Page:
TATAMAGOUCHE - North Shore author Ellen Millard explores the rise and decline of the rural community of Wallace in her latest book Wallace: Then and Now.
Images of 125 years of rich history splash across its nearly 200 pages, telling the captivating story of a village founded as an ideal shipping, fishing and ship building port, the hey-day of its sandstone quarry and it's resilience.
"One thing I was amazed about was just how large a village it was in the late 1800s and 1900s," said Millard, a resident of Tatamagouche. "I'm also amazed at the talented people who called Wallace home at some point in time."
The book is a compilation of photos with captions giving a glimpse of the lives of many residents, buildings and landscape from 1885 to 2010.
The author included a photo of recent Nobel Physics prizewinner Willard Boyle and his wife Betty with the Queen Silvia of Sweden, as well as the dedication of a monument to Wallace-born Simon Newcomb, mathematician and astronomer.
Another Wallace resident in the book whose claim to fame is producing a cough syrup that "tastes awful. And it works", is William Knapp Buckley, shown in a photo standing by his bicycle as a boy on the step of the family Buckley's Pharmacy in the village.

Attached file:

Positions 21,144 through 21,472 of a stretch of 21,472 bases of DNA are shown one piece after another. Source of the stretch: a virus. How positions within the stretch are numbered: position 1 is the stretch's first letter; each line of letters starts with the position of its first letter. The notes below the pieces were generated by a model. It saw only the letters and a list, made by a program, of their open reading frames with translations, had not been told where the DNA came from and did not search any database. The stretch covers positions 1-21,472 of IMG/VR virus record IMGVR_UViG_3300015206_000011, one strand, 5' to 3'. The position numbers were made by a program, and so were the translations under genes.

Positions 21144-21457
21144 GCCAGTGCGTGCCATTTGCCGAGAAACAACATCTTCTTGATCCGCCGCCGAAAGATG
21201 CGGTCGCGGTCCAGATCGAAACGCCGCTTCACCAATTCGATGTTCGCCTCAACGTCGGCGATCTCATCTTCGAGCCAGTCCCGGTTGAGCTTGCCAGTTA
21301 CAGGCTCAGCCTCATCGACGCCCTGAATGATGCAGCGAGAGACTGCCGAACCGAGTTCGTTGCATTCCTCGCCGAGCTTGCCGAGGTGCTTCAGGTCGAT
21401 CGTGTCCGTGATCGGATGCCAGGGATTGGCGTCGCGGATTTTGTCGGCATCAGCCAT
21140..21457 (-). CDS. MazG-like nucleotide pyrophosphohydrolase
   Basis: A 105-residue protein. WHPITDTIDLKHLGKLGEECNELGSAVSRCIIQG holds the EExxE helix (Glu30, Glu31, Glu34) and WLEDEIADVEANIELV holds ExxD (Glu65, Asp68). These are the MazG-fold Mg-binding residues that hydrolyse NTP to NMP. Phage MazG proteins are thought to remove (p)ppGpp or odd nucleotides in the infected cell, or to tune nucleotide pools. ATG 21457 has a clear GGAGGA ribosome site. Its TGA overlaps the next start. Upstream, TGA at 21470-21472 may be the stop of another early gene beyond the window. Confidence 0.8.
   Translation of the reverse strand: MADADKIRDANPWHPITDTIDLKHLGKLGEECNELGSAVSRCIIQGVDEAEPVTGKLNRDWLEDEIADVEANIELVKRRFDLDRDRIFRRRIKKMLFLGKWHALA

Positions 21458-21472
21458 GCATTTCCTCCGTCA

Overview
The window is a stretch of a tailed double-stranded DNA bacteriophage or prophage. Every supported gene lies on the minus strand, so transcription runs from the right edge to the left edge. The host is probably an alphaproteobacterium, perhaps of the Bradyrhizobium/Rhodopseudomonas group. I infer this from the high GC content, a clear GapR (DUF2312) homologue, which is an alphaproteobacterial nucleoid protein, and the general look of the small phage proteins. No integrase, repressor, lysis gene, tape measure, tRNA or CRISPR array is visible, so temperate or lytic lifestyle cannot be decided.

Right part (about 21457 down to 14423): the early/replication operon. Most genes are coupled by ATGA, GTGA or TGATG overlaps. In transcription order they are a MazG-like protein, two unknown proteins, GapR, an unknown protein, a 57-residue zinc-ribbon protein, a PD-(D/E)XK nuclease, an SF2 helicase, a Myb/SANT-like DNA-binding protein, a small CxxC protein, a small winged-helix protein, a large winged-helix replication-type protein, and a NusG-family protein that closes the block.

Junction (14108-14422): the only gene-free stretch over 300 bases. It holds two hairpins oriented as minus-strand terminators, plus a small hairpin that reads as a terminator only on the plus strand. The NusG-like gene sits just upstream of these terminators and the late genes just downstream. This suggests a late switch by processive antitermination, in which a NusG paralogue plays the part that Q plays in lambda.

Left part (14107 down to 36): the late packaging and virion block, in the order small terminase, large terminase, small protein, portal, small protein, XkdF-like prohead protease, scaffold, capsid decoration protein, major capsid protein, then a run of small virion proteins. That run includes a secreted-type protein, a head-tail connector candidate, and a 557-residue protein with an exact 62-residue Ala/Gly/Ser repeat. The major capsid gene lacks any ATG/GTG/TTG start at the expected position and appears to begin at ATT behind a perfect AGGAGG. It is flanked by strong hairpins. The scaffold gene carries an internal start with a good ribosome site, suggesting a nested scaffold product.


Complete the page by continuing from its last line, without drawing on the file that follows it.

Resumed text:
Millard said it took about two years to complete the picture book with the help of the Wallace and Area Museum and other life-long village residents such as Emery and Kathy Grant and Stan Flynn.
"David Dewar and the Wallace and Area Museum staff were instrumental in putting this book together," said the author. "Had it not been for their support or the support of Kathy and Emery Grant I wouldn't have been able to make as large a book as it is."
The Grant family provided Millard with a never-before-published manuscript penned by Francis Grant, a Wallace business man, poet, author and historian who worked tirelessly to preserve local stories and folklore.
The copy was written about life in Wallace around 1910 and describes the village shops, the people who worked there and the scenery around the harbour.
"It's a very interesting piece of history," said Millard.
The museum hosted a book launch celebration for Millard on Sunday, Nov. 7. The author read passages from Grant's manuscript and other captions.
Books will retail for $25 and will be available at the museum, in Tatamagouche at Foodland and C.G. Fulton's Pharmacy or by e-mail at email@example.com.